Optimal exposure strategies in insurance

  • José Martínez Sosa

Student thesis: Phd


Two optimisation problems were considered, in which market exposure is indirectly controlled. The first one models the capital of a company and an independent portfolio of new businesses, each one represented by a Cram\'{e}r-Lundberg process. The company can choose the proportion of new business it wants to take on and can alter this proportion over time. Here the objective is to find a strategy that maximises the survival probability. We use a point processes framework to deal with the impact of an adapted strategy in the intensity of the new business. We prove that when Cram\'{e}r-Lundberg processes with exponentially distributed claims, it is optimal to choose a threshold type strategy, where the company switches between owning all new businesses or none depending on the capital level. For this type of processes that change both drift and jump measure when crossing the constant threshold, we solve the one and two-sided exit problems. This optimisation problem is also solved when the capital of the company and the new business are modelled by spectrally positive L\'{e}vy processes of bounded variation. Here the one-sided exit problem is solved and we prove optimality of the same type of threshold strategy for any jump distribution. The second problem is a stochastic variation of the work done by Taylor about underwriting in a competitive market. Taylor maximised discounted future cash flows over a finite time horizon in a discrete time setting when the change of exposure from one period to the next has a multiplicative form involving the company's premium and the market average premium. The control is the company's premium strategy over a the mentioned finite time horizon. Taylor's work opened a rich line of research, and we discuss some of it. In contrast with Taylor's model, we consider the market average premium to be a Markov chain instead of a deterministic vector. This allows to model uncertainty in future conditions of the market. We also consider an infinite time horizon instead of finite. This solves the time dependency in Taylor's optimal strategies that were giving unrealistic results. Our main result is a formula to calculate explicitly the value function of a specific class of pricing strategies. Further we explore concrete examples numerically. We find a mix of optimal strategies where in some examples the company should follow the market while in other cases should go against it.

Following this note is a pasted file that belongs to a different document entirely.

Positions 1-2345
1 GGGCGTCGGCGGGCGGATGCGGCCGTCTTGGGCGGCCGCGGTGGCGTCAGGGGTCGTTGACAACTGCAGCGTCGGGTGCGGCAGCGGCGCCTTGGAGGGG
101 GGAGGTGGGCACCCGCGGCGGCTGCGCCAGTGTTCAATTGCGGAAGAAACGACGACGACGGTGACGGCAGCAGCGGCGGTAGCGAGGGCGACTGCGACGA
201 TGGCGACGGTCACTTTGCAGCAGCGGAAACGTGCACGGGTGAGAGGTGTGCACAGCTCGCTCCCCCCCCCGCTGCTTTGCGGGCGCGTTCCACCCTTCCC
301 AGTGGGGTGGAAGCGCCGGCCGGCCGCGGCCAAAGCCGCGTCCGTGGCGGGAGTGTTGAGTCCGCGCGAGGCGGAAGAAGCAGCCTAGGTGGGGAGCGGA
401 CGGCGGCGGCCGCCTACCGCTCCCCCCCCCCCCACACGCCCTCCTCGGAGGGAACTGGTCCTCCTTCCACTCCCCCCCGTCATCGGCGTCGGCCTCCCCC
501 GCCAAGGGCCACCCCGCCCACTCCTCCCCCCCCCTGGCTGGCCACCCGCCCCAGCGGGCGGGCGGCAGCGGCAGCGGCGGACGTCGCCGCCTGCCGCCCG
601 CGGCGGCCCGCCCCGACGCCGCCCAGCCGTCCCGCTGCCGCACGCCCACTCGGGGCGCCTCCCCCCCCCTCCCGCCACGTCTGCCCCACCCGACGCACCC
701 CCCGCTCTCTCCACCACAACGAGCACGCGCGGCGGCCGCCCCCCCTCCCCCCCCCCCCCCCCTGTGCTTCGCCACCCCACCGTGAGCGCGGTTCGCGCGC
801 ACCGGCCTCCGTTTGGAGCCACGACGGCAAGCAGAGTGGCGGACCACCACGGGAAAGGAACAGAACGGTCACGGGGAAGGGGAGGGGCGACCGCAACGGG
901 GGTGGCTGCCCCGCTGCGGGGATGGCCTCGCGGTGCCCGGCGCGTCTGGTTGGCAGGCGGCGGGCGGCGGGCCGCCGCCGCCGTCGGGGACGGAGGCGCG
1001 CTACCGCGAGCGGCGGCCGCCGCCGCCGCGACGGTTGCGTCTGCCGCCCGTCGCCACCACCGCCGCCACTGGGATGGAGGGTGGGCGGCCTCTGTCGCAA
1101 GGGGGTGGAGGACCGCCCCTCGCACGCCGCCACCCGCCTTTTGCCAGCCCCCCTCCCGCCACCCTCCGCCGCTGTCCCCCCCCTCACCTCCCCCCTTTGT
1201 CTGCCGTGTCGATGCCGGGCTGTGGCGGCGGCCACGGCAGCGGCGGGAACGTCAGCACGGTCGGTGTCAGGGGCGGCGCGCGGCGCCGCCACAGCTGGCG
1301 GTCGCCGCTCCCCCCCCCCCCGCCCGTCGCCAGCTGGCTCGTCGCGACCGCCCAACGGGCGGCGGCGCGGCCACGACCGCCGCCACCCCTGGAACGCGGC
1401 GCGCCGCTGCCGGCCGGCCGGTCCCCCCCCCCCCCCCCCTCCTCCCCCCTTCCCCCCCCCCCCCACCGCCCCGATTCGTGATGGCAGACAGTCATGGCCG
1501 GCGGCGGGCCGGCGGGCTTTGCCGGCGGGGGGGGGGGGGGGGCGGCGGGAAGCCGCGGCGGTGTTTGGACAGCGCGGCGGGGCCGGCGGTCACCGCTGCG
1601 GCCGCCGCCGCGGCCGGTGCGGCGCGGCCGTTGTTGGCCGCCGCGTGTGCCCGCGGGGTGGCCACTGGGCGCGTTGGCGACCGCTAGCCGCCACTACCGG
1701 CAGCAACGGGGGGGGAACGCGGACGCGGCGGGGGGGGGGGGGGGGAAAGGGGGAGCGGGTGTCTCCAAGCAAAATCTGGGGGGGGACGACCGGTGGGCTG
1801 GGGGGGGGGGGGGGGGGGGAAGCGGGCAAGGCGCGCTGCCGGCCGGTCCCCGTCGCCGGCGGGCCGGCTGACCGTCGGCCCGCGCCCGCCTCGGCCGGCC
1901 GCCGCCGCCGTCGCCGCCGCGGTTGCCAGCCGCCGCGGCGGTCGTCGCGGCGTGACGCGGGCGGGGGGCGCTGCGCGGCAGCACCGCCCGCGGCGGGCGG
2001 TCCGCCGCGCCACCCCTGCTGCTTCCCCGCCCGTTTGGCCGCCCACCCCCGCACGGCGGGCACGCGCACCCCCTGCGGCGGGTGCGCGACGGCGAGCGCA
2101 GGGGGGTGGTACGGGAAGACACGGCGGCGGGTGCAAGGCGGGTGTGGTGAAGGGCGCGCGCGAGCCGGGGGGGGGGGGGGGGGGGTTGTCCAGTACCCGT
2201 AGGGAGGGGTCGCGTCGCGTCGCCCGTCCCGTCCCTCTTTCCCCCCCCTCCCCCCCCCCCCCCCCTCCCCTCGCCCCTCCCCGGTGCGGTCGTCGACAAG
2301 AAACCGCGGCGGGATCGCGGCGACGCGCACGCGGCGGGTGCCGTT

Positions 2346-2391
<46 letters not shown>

Date of Award1 Aug 2019
Original languageEnglish
Awarding Institution
  • The University of Manchester
SupervisorKees Van Schaik (Supervisor) & Ronnie Loeffen (Supervisor)


  • exit problem
  • verification theorem
  • underwriting competitive market
  • markov chains
  • Dependent thinning
  • Refracted Levy processes
  • ruin probability
  • optimal control
  • stochastic control
  • Stochastic processes
  • point processes
  • Levy Processes
  • Risk Theory

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